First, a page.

John McNeil

Thursday, April 12th, 2012

Assuming the details here are accurate, this case is an outrage.

It all began in early 2005, when McNeil and his wife, Anita, hired Brian Epp’s construction company to build a new house in Cobb County, Ga. The McNeils testified that Epp was difficult to work with, which led to heated confrontations. They eventually decided to close on the house early to rid their lives of Epp, whom they found increasingly threatening. At the closing, both parties agreed that Epp would have 10 days to complete the work, after which he would stay away from the property, but he failed to keep up his end of the bargain.

On Dec. 6, 2005, John McNeil’s 15-year-old son, La’Ron, notified his dad over the phone that a man he didn’t recognize was lurking in the backyard. When La’Ron told the man to leave, an argument broke out. McNeil was still on the phone and immediately recognized Epp’s voice. According to La’Ron’s testimony, Epp pointed a folding utility knife at La’Ron’s face and said, “[w]hy don’t you make me leave?” at which point McNeil told his son to go inside and wait while he called 911 and headed home.

According to McNeil’s testimony, when he pulled up to his house, Epp was next door grabbing something from his truck and stuffing it in his pocket. McNeil quickly grabbed his gun from the glove compartment in plain view of Epp who was coming at him “fast.” McNeil jumped out of the car and fired a warning shot at the ground insisting that Epp back off. Instead of retreating, Epp charged at McNeil while reaching for his pocket, so McNeil fired again, this time fatally striking Epp in the head. (Epp was found to have a folding knife in his pocket, although it was shut.)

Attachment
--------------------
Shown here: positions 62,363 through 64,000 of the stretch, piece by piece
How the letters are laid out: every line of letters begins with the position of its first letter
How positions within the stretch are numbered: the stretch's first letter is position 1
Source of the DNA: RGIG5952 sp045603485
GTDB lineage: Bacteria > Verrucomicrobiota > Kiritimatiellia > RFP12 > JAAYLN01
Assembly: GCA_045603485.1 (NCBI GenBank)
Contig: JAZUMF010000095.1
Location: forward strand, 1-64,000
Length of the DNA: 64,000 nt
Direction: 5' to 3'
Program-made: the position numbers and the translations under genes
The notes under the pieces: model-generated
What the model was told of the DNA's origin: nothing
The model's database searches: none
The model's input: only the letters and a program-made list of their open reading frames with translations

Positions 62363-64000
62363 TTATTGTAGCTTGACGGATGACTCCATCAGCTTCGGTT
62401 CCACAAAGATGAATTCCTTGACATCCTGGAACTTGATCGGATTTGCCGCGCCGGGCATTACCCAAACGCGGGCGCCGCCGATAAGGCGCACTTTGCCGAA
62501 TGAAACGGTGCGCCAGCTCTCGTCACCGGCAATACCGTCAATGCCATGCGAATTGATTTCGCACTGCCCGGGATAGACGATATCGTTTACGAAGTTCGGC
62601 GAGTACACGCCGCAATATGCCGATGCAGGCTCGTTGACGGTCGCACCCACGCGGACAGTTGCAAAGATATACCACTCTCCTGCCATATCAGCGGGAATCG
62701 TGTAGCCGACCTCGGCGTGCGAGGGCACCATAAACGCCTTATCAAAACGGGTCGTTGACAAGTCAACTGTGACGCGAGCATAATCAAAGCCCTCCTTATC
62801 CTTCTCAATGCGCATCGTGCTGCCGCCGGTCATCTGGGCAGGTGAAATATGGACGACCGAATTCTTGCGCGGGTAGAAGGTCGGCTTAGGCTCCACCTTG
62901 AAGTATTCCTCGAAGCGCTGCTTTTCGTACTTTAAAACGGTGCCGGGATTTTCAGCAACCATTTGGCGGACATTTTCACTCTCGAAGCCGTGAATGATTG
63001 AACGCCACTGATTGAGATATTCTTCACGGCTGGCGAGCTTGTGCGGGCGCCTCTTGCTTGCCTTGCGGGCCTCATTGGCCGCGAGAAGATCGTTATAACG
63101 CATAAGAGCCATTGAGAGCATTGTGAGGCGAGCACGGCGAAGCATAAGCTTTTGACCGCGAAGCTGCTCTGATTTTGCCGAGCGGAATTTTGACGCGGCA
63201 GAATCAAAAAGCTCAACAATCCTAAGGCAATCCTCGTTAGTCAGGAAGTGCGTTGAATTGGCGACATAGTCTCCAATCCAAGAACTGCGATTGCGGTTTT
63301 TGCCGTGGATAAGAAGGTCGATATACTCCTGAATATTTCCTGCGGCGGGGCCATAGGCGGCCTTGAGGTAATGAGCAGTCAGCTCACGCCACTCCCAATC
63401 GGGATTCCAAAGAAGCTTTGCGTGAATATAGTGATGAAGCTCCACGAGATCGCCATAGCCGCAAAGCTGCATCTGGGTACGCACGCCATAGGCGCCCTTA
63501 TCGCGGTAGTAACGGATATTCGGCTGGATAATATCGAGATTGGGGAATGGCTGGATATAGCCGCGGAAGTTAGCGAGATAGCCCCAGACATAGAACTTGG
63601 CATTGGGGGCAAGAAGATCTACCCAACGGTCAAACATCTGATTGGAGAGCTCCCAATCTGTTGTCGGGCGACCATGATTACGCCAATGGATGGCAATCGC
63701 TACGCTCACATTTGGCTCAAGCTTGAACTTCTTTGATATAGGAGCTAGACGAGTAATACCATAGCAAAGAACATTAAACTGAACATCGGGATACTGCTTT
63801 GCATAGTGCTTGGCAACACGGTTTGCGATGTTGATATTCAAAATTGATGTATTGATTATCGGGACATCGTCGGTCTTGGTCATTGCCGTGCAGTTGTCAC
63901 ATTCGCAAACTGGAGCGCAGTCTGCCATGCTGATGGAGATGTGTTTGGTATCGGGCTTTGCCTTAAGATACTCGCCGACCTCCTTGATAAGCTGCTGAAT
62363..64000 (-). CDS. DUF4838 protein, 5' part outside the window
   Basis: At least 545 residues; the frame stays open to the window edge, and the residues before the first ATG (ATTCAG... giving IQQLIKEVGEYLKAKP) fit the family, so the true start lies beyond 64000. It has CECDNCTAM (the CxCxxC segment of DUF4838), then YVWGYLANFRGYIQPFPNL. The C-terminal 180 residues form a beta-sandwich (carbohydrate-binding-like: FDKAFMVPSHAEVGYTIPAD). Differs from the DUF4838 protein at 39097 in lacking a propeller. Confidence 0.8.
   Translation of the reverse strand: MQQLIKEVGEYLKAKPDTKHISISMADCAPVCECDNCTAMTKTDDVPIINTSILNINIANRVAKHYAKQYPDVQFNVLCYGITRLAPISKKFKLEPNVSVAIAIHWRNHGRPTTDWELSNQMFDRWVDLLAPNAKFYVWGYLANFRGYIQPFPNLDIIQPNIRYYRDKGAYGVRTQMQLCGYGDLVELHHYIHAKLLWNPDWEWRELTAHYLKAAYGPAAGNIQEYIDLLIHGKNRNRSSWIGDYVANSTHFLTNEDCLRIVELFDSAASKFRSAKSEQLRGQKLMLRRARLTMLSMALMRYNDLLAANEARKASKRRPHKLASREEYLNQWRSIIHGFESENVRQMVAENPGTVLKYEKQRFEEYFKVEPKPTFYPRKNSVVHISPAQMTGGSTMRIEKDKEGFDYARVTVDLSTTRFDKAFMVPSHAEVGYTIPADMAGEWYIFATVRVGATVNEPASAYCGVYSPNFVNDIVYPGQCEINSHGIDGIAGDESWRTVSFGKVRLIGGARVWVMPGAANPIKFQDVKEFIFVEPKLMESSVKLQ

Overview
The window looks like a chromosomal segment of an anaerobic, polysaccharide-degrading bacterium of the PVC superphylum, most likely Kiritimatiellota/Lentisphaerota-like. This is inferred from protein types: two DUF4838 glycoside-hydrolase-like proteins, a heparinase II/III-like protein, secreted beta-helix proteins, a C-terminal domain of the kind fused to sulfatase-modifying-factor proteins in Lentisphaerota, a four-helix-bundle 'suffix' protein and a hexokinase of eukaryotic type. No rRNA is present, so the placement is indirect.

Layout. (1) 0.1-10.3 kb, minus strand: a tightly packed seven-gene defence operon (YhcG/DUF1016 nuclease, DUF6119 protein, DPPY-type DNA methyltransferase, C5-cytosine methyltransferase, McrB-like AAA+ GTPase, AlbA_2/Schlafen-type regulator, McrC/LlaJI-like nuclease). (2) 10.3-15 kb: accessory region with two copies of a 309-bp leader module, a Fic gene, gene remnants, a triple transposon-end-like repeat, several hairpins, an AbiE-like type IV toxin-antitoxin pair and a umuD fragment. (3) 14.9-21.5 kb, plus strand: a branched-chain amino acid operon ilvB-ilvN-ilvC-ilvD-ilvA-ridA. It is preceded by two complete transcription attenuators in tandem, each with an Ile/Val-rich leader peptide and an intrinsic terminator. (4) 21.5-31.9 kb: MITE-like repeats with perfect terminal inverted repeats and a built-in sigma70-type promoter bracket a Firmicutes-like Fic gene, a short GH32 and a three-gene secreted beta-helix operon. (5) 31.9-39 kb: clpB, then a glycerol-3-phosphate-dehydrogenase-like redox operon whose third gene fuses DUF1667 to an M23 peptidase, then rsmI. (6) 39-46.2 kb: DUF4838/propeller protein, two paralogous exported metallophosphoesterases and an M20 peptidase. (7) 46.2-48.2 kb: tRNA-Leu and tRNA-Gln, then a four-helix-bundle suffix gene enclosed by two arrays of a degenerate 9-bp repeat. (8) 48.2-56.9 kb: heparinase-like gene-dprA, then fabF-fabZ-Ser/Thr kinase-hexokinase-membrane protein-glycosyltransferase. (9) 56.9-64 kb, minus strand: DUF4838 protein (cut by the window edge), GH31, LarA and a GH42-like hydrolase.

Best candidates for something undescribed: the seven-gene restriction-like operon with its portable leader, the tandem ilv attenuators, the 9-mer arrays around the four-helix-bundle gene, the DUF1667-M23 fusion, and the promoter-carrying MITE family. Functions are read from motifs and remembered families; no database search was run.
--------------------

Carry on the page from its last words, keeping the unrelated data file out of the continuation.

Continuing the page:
Apparently, Epp had threatened others as well. Here’s the Georgia Supreme Court decision.

If the Trayvon Martin case causes more journalists to go looking for these sorts of outrages, that’s a good thing. But I really wish Salon hadn’t framed the story the way it did. The author uses the Trayvon Martin case as a hook, and tries to to use McNeil’s conviction to criticize Stand Your Ground laws. There are a couple of problems with that. First, Georgia’s Stand Your Ground law was passed in 2006. McNeil shot Epp in 2005. So I’m fairly sure the law wouldn’t have applied, although as I understand it, McNeil should still have had Georgia case law on his side. The subhead is also misleading. If he is ultimately convicted of second-degree murder, Zimmerman could be sentenced to life in prison, just as McNeil was.

But even if Georgia’s Stand Your Ground law had already been effect, if McNeil wasn’t granted that defense or a traditional self-defense claim because of his race, class, or some other unjust reason, none of that is a convincing critique of the law. It’s a convincing critique of the criminal justice system.

From the facts in the opinion, I’d say McNeil not only should have been acquitted on traditional self-defense laws, he should never have been charged in the first place. (That was also the opinion of the lead investigator.) But trying to shoehorn this case into a narrative that allows for comparisons to the Martin case doesn’t do John McNeil any favors. I’m not sure it really helps the cause of those calling for Zimmerman’s head, either. For example, the Salon piece suggests that McNeil’s prosecutor may have filed the murder charge after caving to public pressure. That’s what Zimmerman’s defenders say is also happening to him.* Epp’s prior history of threatening people plays into McNeil’s favor—but if we’re comparing the two cases, then it would also seem appropriate to look into Martin’s history, which Martin’s supporters have decried as smearing the victim.

The unfortunate framing aside, this is still a story that deserves more attention, and one that the gun rights crowd should be all over—and really should have been all over from the start.